So where do you get all this firewood?

Well you can either buy it, cut down the trees yourself (with a chainsaw), or you can even get firewood for free on Craigslist or Kijiji - because sometimes people give it away for free, you just have to pick it up and remove it.

If you get really inventive you can even make mazes, ramps, archways, decorative fences - or even a house or castle. Not that those will insulate your cabin necessarily, but depending on how you use them I guess they could. Add a roof to the maze and suddenly it becomes an useful structure for storing things in.

Double Turkey Decapitation - Bowhunting for Turkeys

Want to see something pretty rare? How about a double decapitation of two turkeys with 1 arrow while bowhunting?

Fast forward to 8:40 to see the double decap.

Farming Livestock in the Wild

Want to know something interesting?

If you shoot a deer and have it butchered for the meat, that is hunting.

But if you raise a deer, feed it, pay for the vet bills, slaughter it and then have it butchered for the meat, that is livestock farming.

Basically it is the difference between hunting for your food and raising your food and taking it to the slaughterhouse.

Deer farms and also buffalo / bison farms are becoming more popular, not just in Ontario, but in North America in general. Demand for unusual meat is going up and that means the prices of venison and "beefalo" are going up.

There is no challenge to hunting deer or buffalo in a farm setting. The animals are so used to humans feeding them that have little or no fear of them.

The overhead costs of raising deer, feeding them, keeping them safe from predators (and poachers), veterinarian bills and so forth means that raising the animals for food is considerably more expensive than hunting, but with large numbers the livestock farmer can mitigate their investment and make good on them when it is time to take the meat to market. Making deals with local butchers / restaurants for the meat it will add more lucrative opportunities.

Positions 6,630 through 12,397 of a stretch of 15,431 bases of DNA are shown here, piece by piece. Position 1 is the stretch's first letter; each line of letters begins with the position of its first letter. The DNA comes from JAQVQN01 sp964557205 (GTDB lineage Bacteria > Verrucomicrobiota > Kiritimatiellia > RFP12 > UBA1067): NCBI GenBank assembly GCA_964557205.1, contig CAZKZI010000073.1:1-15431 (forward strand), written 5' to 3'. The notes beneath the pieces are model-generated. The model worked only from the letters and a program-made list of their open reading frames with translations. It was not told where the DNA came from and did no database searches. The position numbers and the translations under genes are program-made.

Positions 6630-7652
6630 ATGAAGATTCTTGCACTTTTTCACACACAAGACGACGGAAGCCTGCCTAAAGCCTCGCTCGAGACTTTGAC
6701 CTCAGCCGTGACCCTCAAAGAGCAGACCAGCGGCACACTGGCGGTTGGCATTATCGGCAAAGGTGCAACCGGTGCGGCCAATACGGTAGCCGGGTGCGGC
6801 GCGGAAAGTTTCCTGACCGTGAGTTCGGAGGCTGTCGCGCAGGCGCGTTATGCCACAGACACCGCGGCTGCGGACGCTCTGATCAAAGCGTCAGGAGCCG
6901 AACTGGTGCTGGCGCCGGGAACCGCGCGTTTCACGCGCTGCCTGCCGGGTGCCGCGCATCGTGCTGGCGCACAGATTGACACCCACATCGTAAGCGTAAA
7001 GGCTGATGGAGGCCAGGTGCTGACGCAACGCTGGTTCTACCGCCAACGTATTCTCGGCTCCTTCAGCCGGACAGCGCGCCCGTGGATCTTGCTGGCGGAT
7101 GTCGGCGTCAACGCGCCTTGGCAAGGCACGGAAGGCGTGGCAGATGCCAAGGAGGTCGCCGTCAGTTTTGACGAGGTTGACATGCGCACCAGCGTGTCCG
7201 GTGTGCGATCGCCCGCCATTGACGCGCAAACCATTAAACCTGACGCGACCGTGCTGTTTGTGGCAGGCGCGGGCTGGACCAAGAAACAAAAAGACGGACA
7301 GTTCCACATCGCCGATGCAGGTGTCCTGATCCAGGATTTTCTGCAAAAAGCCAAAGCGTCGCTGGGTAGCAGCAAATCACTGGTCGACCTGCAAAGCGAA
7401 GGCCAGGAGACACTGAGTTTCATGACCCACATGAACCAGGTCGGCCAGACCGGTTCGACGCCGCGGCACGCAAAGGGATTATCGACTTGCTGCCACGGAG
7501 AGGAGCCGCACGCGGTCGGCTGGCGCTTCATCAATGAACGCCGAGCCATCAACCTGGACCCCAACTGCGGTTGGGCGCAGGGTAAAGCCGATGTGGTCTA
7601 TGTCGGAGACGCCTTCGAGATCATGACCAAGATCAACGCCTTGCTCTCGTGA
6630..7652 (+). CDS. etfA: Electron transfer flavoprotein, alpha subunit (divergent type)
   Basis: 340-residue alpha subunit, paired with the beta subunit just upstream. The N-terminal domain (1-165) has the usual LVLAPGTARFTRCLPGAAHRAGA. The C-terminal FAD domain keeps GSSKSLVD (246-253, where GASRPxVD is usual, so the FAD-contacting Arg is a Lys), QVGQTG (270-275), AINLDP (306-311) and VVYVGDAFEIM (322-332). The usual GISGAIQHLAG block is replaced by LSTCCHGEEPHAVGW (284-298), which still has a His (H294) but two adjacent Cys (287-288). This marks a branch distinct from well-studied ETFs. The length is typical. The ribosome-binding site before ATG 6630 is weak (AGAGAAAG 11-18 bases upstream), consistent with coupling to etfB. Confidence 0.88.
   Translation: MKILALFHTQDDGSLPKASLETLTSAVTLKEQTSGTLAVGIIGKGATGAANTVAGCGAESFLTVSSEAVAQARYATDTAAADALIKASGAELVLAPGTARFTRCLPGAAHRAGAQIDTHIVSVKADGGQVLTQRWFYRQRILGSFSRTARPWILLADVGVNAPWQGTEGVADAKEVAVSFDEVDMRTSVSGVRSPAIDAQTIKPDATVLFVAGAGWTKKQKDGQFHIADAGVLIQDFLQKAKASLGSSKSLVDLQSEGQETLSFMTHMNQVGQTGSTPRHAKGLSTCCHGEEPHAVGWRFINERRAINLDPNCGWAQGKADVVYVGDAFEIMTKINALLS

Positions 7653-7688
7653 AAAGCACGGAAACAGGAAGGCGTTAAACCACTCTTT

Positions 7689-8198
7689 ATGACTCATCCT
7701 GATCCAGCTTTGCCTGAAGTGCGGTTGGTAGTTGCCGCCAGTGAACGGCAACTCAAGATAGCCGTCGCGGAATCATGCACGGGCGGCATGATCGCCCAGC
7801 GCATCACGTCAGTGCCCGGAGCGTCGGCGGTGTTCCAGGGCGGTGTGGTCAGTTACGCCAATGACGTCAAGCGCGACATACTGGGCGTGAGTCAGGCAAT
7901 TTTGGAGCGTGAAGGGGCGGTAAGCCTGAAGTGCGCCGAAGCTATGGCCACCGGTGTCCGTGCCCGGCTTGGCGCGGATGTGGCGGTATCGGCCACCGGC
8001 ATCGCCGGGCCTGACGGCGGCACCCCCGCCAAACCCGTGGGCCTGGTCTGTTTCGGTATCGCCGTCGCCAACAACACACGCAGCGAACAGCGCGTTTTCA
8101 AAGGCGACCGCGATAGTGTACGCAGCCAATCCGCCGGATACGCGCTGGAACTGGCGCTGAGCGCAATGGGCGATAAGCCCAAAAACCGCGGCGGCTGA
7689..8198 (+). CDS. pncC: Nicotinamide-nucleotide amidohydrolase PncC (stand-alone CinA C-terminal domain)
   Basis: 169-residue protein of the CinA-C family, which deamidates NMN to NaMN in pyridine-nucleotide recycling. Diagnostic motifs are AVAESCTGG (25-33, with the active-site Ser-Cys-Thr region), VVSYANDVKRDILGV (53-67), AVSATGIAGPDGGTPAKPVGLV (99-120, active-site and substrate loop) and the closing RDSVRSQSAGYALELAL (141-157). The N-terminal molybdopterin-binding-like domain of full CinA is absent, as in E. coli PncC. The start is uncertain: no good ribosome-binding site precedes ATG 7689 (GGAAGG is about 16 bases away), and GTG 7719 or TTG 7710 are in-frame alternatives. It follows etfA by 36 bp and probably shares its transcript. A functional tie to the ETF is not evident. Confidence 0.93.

However if your goal is to raise the deer for your own consumption, then you really only need to worry about raising enough deer each year to cover your personal needs - and to keep X number of deer each year to be used for giving birth to a fresh crop of fawns.

I know I titled this post "Farming Livestock in the Wild", but what it really is about is "farming wild livestock", as opposed to traditional agricultural animals like chickens, pigs, goats and cattle.

How to Properly Pack a Backpack

Two things first.

One, if you're one of those over-confident jack***es out there who think they can do anything, you probably think you already know how to pack a backpack - and you would be wrong. I pity the fool who thinks he already knows everything.

Two, militaries around the world teach the proper way to pack a backpack - and it is extremely detailed. So pay attention because what you are about to learn could even save a life.

Some of the things you need to take into consideration are:

How to properly fit your pack.

Waterproofing your pack.

Weight Distribution.